Editorial Comment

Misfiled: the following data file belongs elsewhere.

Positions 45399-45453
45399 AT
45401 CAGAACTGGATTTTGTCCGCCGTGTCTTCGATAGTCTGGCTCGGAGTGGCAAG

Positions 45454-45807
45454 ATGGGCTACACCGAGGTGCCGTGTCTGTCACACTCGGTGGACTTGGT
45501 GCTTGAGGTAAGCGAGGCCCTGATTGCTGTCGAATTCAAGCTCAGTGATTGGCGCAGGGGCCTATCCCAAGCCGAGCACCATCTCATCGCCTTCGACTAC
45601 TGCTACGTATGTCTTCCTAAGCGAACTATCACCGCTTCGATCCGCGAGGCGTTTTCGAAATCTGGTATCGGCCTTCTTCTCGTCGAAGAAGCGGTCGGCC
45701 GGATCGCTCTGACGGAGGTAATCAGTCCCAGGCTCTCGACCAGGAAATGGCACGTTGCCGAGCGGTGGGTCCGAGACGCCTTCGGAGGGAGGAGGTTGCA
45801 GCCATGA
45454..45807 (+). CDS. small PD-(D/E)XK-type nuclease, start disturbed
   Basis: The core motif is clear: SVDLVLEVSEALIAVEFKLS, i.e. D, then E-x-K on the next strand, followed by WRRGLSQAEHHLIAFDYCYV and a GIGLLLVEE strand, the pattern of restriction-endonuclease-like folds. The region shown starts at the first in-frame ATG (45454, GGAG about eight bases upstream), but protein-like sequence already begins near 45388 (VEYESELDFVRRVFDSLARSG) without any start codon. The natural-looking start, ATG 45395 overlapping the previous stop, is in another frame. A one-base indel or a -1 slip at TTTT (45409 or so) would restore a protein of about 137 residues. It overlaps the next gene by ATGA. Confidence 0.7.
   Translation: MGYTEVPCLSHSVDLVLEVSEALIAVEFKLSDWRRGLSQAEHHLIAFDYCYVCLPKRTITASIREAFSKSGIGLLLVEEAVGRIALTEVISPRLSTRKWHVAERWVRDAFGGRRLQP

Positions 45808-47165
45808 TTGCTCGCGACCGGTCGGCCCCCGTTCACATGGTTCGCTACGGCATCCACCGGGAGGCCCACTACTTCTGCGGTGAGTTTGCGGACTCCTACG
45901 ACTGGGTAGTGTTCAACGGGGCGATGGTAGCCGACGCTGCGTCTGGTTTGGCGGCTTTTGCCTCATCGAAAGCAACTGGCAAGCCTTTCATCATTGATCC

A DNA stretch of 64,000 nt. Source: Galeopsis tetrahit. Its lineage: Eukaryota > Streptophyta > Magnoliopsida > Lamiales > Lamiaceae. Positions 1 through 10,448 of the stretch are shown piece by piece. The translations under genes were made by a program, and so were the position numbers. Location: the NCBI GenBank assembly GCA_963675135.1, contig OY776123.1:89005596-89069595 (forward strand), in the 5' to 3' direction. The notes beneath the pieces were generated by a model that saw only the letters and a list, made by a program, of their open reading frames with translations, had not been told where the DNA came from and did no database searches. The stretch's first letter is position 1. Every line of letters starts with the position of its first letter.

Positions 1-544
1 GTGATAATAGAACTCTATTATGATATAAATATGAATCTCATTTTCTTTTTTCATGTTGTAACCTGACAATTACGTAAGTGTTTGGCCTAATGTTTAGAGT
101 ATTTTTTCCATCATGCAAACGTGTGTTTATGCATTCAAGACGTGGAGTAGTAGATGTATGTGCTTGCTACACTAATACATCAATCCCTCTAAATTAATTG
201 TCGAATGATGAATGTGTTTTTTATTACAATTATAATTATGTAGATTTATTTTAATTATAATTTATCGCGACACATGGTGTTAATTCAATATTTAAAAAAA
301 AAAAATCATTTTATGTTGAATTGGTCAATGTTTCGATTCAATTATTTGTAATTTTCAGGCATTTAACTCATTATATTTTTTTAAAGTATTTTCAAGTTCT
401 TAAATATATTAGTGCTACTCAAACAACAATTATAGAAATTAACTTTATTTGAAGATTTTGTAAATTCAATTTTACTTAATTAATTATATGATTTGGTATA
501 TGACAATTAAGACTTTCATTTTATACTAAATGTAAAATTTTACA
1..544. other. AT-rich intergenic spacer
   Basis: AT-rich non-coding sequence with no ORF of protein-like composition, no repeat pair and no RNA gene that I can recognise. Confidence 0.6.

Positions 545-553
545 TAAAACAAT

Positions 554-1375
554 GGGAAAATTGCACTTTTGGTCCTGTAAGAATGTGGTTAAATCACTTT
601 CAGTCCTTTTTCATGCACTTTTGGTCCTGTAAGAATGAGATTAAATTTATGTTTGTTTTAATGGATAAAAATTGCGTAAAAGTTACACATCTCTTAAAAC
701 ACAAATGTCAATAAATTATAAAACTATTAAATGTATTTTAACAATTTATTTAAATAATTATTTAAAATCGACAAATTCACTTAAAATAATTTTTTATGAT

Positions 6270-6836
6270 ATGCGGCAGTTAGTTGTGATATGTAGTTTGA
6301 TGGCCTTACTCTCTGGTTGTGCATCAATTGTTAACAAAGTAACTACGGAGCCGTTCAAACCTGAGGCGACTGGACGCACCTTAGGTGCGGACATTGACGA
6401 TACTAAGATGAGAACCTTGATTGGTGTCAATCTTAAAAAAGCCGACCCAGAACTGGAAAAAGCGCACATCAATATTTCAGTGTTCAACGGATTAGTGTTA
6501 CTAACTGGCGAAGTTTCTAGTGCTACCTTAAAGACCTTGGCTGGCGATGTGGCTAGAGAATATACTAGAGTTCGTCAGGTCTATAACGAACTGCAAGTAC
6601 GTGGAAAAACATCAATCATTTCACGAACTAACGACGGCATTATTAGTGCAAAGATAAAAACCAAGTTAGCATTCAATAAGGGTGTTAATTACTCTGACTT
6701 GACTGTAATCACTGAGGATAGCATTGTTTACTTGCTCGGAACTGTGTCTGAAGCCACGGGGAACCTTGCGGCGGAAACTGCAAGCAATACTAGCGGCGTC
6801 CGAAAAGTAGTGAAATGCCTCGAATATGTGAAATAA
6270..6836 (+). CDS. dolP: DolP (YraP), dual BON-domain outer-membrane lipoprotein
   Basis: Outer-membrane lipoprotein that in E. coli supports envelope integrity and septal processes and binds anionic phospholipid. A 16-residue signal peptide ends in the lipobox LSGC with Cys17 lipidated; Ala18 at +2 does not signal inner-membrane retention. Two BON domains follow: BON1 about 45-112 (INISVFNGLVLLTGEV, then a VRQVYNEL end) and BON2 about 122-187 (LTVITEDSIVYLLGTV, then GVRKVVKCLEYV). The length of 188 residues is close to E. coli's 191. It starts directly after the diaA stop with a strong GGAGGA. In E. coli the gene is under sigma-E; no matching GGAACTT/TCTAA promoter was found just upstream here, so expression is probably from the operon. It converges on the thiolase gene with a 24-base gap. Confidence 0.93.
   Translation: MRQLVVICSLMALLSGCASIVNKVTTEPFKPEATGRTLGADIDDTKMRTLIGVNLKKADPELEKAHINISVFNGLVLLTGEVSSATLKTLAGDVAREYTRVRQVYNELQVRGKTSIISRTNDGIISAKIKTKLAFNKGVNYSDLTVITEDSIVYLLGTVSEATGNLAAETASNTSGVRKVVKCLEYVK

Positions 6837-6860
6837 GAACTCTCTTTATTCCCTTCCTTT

At this year’s World Peacekeeping Summit, Canadian Defence Minister, Harjit Sajjan, announced that “Canada is back,” offering up to 600 soldiers and 150 police to the UN Peacekeeping Force. He hopes to boost uniformed forces by 7,000 members, to 75,000. This might be difficult, as the Department of National Defence (DND) is experiencing retention problems, experiencing staff grievances similar to those of any large employer. The most common complaint is the lack of “geographic stability” for armed forces’ members and their families, followed by “job dissatisfaction,” low pay, inadequate benefits, and issues with senior level leadership. There may be inexpensive moves to motivate disgruntled defense staff, but in the end, the government may be forced to honour the 2014 commitment made by NATO allies to pay 2% of their GDP on defense, instead of the 1% they currently contribute. Respecting their needs as men and women may be a more powerful and less expensive staff motivator than restoring the $4 billion for new military equipment that has temporarily been withheld. Doing both would be ideal. Let’s put our money where our mouths are. Lest we forget. KG

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